Technology & Engineering
How to manage multilingual website rollouts: part 3
Managing global website rollouts can be a daunting prospect. They often involve the coordination of several departments and resources, whilst running parallel workstreams that can directly impact progress if not planned efficiently.
As discussed in a previous post ‘Top ten tips for Global rollouts’, the key to success is organisation, communication and planning. In this three-part series, I will be highlighting some basic pointers that should help with your global rollout planning and execution.
In this first post, I will focus on project management and local market requirements, as there are several areas that are often overlooked, underestimated and undervalued in the global rollout process.
Client side Project Managers – you’re going to need one (or many)
If you don’t have one, get one! Better still, get many. It is simply not enough to have one project manager within the agency delivering the website and global rollout. Nor is it enough to have a single project manager on the client side responsible for the general website development. A global rollout requires dedicated project management time, and people who can drive the project from both sides.
We undertook a global rollout for a client last year where we delivered over 40 sites in 12 months; this was helped by having a client side project manager assigned to each continent/region. These project managers ensured each of the countries within their remit knew, and stuck to, internal deadlines on content creation, approval, upload and launch. They also understood the other local commitments, so could tailor the plan as and when it was needed, depending on priorities.
It is usually the case that a local country team is already 100% resourced on their current day job, so populating and launching a site is often an additional responsibility that they have to fit in.
The level of internal client knowledge that comes from regional project managers is not something an external or agency resource can easily gain. It helps to effectively plan the creation and launch of a new website, alongside the other commitments and deadlines each local market may be working towards.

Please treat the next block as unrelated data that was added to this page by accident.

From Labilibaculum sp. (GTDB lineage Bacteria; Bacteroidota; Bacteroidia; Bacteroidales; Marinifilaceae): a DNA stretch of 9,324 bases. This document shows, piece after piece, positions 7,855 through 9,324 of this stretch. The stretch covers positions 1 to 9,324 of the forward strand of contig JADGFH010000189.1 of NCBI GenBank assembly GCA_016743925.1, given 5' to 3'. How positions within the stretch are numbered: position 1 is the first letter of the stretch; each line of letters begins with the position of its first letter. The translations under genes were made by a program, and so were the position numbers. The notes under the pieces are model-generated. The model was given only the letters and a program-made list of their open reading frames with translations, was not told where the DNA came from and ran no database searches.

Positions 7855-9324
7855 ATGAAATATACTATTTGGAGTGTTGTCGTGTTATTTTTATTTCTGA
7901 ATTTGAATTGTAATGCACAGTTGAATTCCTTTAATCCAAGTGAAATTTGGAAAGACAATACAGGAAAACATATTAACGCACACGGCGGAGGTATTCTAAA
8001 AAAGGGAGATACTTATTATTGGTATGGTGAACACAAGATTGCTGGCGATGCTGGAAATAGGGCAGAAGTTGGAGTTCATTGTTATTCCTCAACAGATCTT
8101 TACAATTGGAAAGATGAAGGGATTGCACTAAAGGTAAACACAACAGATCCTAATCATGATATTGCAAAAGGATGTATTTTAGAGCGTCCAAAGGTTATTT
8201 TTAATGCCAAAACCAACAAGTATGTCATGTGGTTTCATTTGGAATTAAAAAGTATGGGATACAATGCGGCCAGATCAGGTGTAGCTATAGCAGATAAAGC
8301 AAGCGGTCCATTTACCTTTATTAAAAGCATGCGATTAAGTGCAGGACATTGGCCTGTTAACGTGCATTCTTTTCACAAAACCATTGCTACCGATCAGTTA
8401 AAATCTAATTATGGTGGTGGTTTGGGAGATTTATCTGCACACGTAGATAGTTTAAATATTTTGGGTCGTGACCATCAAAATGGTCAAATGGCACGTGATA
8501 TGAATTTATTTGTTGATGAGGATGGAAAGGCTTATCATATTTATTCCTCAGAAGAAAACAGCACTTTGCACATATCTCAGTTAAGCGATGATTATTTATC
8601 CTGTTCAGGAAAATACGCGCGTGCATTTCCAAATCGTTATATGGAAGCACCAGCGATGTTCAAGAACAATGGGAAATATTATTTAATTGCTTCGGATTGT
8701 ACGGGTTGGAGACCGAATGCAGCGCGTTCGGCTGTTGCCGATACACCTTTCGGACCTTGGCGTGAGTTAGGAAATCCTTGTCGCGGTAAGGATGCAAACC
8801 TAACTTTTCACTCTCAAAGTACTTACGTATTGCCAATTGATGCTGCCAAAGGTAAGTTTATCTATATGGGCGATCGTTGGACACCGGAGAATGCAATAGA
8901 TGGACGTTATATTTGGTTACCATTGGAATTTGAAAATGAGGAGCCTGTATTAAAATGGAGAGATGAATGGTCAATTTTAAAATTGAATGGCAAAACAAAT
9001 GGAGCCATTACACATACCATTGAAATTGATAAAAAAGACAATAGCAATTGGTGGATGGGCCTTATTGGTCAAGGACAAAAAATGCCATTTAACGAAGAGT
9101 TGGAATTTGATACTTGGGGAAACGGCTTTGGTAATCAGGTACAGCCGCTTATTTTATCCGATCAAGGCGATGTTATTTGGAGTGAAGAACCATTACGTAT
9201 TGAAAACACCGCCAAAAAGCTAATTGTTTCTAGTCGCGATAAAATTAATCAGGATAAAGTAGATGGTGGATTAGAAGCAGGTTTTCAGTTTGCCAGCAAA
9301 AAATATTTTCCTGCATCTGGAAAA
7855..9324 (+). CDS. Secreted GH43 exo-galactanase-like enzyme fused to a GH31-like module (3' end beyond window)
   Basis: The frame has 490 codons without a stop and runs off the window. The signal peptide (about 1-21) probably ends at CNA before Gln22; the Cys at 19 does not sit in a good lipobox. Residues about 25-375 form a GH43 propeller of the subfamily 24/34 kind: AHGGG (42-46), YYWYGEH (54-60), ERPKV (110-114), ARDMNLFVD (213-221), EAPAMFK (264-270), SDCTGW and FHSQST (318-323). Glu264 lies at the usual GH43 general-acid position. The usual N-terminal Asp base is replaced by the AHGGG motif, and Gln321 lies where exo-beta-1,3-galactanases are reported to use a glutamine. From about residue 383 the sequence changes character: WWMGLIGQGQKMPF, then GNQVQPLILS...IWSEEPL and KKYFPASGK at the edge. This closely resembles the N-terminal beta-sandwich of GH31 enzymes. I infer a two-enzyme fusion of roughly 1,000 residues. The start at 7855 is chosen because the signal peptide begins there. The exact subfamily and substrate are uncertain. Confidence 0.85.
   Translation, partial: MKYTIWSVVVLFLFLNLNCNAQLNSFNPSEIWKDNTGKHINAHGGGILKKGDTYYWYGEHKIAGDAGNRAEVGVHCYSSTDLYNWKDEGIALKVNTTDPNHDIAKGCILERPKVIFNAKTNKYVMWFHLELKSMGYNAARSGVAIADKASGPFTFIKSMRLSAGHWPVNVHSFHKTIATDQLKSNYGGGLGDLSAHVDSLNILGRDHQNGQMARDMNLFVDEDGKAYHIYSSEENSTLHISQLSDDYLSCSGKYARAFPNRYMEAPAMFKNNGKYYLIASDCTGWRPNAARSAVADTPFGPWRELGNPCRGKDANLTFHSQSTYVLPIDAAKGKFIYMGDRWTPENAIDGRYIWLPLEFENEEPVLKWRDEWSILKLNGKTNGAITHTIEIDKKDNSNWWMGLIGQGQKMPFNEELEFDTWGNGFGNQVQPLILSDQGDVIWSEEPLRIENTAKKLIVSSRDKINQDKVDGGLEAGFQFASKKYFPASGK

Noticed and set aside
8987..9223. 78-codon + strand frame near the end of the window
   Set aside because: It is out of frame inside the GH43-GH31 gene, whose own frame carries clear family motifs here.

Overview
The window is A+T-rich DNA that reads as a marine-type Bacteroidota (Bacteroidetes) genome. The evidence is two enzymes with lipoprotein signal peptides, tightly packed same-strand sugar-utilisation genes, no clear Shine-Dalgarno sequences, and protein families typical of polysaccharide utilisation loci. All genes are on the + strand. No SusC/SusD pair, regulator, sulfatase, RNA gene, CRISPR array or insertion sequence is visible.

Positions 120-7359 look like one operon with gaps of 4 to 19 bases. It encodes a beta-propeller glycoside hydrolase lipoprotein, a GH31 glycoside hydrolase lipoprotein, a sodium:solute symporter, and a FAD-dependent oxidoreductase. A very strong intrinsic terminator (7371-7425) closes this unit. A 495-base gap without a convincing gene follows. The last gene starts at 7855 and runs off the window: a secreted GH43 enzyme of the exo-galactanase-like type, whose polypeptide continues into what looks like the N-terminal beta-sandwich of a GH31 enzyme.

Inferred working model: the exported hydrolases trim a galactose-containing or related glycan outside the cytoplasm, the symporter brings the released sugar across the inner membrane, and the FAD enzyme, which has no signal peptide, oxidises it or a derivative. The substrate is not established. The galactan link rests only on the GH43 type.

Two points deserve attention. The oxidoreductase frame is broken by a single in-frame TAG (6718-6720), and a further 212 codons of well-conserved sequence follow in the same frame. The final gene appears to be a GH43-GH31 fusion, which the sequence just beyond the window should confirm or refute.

Allow for local market requirements
When dealing with many local markets and websites it is inevitable that there will be country-specific requirements. It is highly likely that there will be local functional/technical differences and requirements. This could include differing legal requirements around cookie storage/messaging, or larger more complex differences, such as how products are displayed due to local legislation, or a need for right-to-left display.
The most sensible way to deal with these local requirements is to capture them as part of the initial website scoping and build. Then there won’t be any surprises when rolling out each country, and no delays in the launch timeline trying to fit in changes that impact the global rollout plan.
Another way to deal with country-specific changes and improvements is to run a Digital Operations Services (DOS) contract alongside the rollouts. This will allow you a specific amount of time each month with regular releases of updates that can run alongside the rollout project. It can also include support from Dept’s content team when client resources are in short supply.
Allow enough sign-off time, locally and centrally
There are several quality gates within a global rollout that are important, aside from the sign-off for launch.
The creation of quality content is important. It may be that the central team has created the entire site as a Master English version in, for example, a Tridion Blueprint, that each local market needs to localise, translate and adapt. Alternatively, it could be that each country is responsible for creating their own local, specific content.
Either way, there will need to be a level of sign-off from both the local market team and the central team, to ensure the site is ready for public launch. Dept can provide simple checklists of points to consider for sign-off which ensure tasks such as translated URLs, labels and keywords are complete.
Another key aspect is technical or sector expert sign-off. Several clients I have worked with on successful global rollouts are within the agriculture and manufacturing industries. It is often crucial, and in some cases a legal requirement, for content displayed to meet local legislation.
An example of this could be a product page containing the wrong dosage instructions. If this were to be launched to the live site, it could have severe legal consequences.
Therefore, it is important to not only locally and centrally sign the site off, but also continue to review and govern the content on the site moving forward. One potential way to do this if using SDL Tridion is to implement its workflow, meaning a piece of content must be reviewed by specific people before it is physically possible to publish.
In the next post in this three-part series, I will focus on localisation and translation considerations, dealing with multiple timezone planning and brand governance.